Post edited by Jim_Hodge on


  • Advertisement
  • Registered Users Posts: 3 Cheadle2012


    Thank you all for your time and thoughts. It really helps to hear different personal perspectives.

    Unfortunately, I have had to harass my solicitor to arrange a consultation to discuss the new, awful situation. It should happen next week.

    The mortgage is in both our names.



  • Registered Users Posts: 1,860 ✭✭✭Pissy Missy


    Hope they can be more helpful, I think most of us can't give sound advice on this unfortunately due to lack of education/inexperience. Wish you all the best with this.



  • Registered Users Posts: 224 ✭✭SunnySundays


    At the risk of being clinical about this, is there a way that you could work out something together that would work for you both.

    Can you talk amicably? Has she been given a timeline re her diagnosis? Could you agree she lives in the house until she passed and that it becomes yours to sell thereafter.



  • Registered Users Posts: 2,443 ✭✭✭XsApollo


    edit: retracting my previous post.

    but yea there was a post a few posts up, trust your gut the house will be there after.

    talk to your children also.



  • Posts: 0 [Deleted User]


    Be careful that your solicitor may encourage you to push forward, regardless - call me cyncial, but they want to earn their fees.

    Without knowing more of your legal situation - if you feel you want to proceed to finalising your divorce in court, I am sure there must be a legal way you can agree that your wife remain in the family home until the inevitable happens, that at the same time also protects your interests.



  • Advertisement
  • Registered Users Posts: 621 ✭✭✭Sonic the Shaghog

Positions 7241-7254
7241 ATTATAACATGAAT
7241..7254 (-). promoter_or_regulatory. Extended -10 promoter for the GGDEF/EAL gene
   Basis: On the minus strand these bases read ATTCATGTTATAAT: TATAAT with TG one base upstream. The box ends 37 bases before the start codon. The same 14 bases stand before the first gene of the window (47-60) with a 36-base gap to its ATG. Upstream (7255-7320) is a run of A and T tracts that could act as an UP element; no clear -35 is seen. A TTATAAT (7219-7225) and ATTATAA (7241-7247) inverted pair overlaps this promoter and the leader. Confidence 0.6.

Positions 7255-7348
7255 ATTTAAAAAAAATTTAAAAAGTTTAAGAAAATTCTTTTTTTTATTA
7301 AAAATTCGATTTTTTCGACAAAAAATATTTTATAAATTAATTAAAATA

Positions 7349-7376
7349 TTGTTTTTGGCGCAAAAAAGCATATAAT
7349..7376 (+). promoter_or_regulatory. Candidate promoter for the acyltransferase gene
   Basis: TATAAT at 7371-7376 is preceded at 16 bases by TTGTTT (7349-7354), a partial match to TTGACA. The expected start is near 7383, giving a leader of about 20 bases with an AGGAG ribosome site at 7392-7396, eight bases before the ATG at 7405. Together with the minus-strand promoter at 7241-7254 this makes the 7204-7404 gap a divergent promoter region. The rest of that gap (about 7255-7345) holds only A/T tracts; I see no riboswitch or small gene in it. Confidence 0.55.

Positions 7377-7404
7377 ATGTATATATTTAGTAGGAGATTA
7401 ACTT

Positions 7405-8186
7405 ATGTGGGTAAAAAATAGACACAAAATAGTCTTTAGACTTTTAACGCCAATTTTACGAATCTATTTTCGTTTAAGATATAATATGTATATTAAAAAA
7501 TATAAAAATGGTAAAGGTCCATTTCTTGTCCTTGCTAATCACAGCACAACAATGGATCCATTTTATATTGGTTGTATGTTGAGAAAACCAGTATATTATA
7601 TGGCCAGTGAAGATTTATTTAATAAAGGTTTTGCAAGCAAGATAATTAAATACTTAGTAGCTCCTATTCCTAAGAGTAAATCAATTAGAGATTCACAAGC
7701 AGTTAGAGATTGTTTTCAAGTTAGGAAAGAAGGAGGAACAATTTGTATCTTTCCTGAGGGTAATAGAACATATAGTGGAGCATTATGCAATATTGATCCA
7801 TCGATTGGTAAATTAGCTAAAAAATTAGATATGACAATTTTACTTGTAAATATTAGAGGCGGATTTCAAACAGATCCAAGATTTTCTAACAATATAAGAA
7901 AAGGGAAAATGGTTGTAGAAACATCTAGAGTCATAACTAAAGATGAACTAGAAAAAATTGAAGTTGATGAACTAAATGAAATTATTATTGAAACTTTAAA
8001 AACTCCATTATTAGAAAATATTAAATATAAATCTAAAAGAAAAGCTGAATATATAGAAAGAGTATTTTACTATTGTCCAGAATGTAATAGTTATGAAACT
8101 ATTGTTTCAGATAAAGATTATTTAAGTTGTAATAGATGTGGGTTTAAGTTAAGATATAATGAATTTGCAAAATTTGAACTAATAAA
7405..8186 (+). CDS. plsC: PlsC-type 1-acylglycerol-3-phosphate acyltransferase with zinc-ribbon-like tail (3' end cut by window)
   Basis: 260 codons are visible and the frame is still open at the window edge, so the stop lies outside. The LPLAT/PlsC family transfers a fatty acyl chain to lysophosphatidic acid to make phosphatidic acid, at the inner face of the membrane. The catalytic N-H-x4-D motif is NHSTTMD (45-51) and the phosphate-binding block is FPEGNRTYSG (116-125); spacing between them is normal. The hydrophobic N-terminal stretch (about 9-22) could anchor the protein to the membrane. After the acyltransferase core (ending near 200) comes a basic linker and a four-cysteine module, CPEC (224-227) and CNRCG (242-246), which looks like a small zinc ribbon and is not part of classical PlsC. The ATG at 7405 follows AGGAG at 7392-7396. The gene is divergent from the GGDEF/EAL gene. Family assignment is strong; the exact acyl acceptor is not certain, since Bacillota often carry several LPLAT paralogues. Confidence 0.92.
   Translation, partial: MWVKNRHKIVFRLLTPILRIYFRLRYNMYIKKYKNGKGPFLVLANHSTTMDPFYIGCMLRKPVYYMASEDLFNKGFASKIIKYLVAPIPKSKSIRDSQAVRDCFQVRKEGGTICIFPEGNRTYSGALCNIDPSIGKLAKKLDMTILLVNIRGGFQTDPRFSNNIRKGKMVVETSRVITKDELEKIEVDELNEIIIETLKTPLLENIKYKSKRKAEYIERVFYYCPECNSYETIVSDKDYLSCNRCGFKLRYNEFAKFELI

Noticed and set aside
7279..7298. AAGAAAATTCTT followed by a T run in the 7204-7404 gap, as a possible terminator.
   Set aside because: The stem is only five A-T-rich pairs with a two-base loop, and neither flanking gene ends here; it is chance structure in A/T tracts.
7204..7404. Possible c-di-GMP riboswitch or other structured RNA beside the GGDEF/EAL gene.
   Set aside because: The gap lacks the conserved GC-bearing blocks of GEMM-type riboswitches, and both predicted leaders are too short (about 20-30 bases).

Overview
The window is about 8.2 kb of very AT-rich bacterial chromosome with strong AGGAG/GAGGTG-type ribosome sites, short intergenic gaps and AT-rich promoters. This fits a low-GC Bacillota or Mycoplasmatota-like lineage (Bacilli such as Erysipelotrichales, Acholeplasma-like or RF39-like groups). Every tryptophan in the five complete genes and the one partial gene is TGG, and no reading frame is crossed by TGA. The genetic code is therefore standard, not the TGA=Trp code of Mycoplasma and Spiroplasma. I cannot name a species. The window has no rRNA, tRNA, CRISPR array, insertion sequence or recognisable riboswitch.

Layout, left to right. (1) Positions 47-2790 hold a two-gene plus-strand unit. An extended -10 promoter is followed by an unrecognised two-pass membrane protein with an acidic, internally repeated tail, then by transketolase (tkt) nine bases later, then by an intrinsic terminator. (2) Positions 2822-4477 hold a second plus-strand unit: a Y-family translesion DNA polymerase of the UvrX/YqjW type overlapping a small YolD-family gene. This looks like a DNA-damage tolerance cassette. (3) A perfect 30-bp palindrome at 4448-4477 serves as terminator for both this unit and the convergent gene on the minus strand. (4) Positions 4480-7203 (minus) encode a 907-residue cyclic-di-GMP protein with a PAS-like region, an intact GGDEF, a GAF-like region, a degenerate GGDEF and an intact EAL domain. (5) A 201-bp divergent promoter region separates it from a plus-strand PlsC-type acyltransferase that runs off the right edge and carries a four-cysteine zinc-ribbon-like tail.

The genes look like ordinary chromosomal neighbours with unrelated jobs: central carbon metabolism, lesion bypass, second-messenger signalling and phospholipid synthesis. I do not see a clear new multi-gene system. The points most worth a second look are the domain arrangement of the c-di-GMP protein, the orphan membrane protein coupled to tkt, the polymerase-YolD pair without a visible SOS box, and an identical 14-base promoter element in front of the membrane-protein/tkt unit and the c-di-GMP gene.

If it's in both names will it not be a case of it will be yours once she passes anyways? Especially if you don't divorce in mean time



  • Registered Users Posts: 3 Cheadle2012


    Thank you Pissy Missy

    No, she hasn't been given a timeline. Indeed, the doctors are confident that they detected the tumour early, but it will kill her in the end. My heart is breaking for my children.

    We haven't talked in years. I have only seen her at my children's graduations. At my son's on November (my birthday as it happens), she just looked straight through me.

    Once again, thank you all for your time. I don't expect specific advice, more just an answer to the question 'what would you do?' But I have to decide for myself what sort of man and father I want to be.



  • Registered Users Posts: 1,211 ✭✭✭Packrat


    58 is young if you're healthy and fit.

    Don't know what area you work in but if you're planning to work past 65 (even in a different role or industry, I can't imagine not) you've plenty of time to make arrangements for your retirement.

    This is Europe not America,- you won't be on the street if you're smart and organized.

    Go with your gut in my opinion.

    I know it will rankle, especially given her attitude to you, but you'll lose your relationship with your children if you proceed.

    Give her a bit of dignity in her final illness, and be thankful its not you.

    You may even end up with it all anyway.

    “The Party told you to reject the evidence of your eyes and ears. It was their final, most essential command”



  • Posts: 0 [Deleted User]